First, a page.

By William Wolf

SHOPGIRL  Send This Review to a Friend

When all is said and done, by the end of “Shopgirl” the main emphasis is on the regrets of the older, wealthy businessman, Ray Porter, played by Steve Martin. The film is also concerned with the quest for happiness by the shopgirl, Mirabelle Buttersfield, portrayed touchingly by the lovely Claire Danes, but the man’s situation is at the forefront, which makes sense, since the film so ably directed by Anand Tucker was written by Steve Martin based on his novella and shows the kind of wise perspective that a mature writer can provide. The result adds up to a gentle romantic story with intelligence in the way it entertains us, although viewers may feel either satisfaction or disappointment in how it turns out, depending on one’s personal romantic inclinations.

That a film offers such possibilities is in itself a plus. Mirabelle is a pretty woman who hasn’t reached her full potential as she works behind a glove counter at Saks Fifth Avenue in its Beverly Hills branch. She really wants to be an artist, and she also hungers for a man to love her, or at least wrap his arms around her and have sex with her. Pitifully, she has a go with a jerky young man named Jeremy, played amusingly by Jason Schwartzman. Although smitten by Mirabelle but unable to express himself properly, Jeremy hasn’t reached his potential either but has plans for improvement. Therein is a major part of the tale.

Mirabelle’s life brightens when the suave, older Ray Porter begins to date her, shower her with gifts and bed her. The relationship has the earmarks of a young woman’s dream. But Ray is a person who fears commitment, which explains the way in which he hurts her even as they have drawn close, and why he masks his deepening feelings for her with his announced determination to keep matters casual. Meanwhile, Jeremy lurks in the wings.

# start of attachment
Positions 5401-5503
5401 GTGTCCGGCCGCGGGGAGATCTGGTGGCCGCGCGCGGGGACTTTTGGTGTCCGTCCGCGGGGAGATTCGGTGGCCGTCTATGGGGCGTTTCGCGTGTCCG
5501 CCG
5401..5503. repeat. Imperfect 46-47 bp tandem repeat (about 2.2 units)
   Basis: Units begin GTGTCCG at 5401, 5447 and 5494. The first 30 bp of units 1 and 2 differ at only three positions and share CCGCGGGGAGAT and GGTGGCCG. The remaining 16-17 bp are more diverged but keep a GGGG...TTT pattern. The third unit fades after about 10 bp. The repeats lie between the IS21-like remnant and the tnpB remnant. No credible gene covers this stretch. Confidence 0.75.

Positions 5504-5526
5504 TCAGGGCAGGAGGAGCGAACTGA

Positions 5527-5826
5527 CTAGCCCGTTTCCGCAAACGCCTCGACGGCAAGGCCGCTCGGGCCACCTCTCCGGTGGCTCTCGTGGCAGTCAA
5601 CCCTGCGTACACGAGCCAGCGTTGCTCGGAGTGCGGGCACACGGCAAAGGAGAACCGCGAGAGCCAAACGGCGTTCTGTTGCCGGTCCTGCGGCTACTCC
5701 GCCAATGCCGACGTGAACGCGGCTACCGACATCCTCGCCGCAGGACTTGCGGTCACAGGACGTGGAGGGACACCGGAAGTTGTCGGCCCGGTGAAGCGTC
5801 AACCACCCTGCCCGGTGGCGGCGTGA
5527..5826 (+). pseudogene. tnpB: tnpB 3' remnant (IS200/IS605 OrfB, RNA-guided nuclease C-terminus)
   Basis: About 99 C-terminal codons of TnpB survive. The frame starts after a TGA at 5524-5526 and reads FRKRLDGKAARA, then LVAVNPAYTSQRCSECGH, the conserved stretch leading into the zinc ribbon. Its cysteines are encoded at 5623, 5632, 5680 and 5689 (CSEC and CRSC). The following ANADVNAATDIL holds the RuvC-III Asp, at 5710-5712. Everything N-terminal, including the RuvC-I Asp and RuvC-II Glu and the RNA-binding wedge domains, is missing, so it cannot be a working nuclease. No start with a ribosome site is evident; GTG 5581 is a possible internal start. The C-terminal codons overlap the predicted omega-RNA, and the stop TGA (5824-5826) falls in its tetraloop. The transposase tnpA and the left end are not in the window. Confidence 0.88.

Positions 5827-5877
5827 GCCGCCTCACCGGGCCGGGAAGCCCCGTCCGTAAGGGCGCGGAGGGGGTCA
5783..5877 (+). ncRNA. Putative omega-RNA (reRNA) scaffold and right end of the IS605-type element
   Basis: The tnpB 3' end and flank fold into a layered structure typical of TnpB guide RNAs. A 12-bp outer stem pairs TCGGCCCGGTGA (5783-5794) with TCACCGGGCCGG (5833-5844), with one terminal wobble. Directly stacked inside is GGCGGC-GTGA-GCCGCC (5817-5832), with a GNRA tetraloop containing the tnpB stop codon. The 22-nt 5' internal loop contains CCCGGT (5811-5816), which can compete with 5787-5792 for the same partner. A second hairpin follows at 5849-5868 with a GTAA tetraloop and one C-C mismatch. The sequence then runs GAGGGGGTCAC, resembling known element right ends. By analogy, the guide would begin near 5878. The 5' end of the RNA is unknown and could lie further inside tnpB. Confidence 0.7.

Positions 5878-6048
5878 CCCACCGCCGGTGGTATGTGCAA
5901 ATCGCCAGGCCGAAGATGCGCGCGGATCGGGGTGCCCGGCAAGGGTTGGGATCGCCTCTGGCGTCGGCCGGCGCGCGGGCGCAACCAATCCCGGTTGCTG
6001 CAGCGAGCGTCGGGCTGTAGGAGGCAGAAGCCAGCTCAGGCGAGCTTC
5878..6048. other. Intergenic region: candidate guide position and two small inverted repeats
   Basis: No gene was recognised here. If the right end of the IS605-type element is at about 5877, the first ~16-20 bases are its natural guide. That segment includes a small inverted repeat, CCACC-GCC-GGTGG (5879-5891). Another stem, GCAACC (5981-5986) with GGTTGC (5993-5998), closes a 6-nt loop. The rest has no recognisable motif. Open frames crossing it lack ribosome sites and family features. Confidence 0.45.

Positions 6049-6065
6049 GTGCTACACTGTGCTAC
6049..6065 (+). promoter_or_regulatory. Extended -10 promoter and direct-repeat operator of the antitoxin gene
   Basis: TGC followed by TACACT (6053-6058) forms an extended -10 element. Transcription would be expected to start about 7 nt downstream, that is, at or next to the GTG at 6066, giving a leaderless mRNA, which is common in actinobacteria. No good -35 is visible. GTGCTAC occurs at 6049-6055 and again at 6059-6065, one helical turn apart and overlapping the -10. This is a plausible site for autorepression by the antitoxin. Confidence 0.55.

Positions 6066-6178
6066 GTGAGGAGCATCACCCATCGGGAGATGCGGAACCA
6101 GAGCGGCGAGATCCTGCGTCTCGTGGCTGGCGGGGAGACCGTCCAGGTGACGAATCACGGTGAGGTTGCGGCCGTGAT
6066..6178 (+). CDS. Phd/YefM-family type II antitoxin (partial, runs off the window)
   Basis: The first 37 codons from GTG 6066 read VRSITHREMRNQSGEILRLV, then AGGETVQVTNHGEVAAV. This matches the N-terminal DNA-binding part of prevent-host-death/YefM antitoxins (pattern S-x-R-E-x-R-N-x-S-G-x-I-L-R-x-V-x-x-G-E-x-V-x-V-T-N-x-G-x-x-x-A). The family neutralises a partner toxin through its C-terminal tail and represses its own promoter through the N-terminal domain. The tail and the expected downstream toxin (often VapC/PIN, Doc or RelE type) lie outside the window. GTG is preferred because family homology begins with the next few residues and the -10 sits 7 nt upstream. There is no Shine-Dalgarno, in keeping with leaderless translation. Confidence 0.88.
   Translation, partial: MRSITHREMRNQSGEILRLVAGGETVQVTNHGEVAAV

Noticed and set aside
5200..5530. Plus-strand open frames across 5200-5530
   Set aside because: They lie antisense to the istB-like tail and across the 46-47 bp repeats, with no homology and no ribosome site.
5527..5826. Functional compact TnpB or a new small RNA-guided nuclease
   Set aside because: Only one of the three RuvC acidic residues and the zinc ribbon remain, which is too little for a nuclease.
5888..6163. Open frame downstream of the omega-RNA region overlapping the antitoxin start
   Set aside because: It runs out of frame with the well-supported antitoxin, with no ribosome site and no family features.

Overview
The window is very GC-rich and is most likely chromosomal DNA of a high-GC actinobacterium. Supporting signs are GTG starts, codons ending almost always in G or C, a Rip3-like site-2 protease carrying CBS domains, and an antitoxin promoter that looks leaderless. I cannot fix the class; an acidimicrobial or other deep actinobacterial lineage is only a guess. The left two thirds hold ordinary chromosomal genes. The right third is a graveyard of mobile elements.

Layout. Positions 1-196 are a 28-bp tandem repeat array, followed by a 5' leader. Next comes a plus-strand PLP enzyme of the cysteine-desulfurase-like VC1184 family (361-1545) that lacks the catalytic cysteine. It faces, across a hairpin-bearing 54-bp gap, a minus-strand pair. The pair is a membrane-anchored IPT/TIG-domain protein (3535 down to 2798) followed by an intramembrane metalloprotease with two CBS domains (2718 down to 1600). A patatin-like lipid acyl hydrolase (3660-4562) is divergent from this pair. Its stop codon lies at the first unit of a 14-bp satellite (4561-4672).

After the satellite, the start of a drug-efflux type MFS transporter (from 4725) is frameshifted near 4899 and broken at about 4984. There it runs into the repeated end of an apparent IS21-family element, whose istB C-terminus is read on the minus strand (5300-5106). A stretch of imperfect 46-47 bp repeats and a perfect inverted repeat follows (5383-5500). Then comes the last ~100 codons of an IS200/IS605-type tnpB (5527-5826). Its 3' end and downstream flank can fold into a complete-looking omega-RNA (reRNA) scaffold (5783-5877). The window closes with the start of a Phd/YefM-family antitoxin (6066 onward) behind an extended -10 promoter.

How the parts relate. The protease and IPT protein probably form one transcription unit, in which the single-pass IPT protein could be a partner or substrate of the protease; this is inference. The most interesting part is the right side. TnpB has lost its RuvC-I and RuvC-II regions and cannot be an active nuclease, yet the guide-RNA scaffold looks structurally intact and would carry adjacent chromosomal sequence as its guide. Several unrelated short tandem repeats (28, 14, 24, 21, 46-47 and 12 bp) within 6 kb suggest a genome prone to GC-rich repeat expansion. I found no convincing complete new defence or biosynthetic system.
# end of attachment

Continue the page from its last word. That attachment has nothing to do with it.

The role of Jeremy is one Martin might have played in his younger days, only it would have been broader in the comedy department. Here, Jeremy’s awkwardness is drawn with restraint and sympathy. As for Ray, Martin is at the right age and astuteness as an actor to make it credible that Mirabelle would fall for him and to make one wish the relationship would work.

Tucker succeeds in giving the film a smart contemporary ambience. He and Martin as the screenwriter provide enough humor to make the film amusing as well as romantic, as, for example, when Mirabelle’s sexy co-worker tries to steal Ray in a plan that goes hilariously awry. “Shopgirl” becomes an enjoyable film about needs, love, loss and choice. I had a good time but left with qualms about the way it all turns out, not that it was necessarily wrong for the film, but because the resolution wasn’t what the romantic soul in me preferred. A Touchstone Films release.


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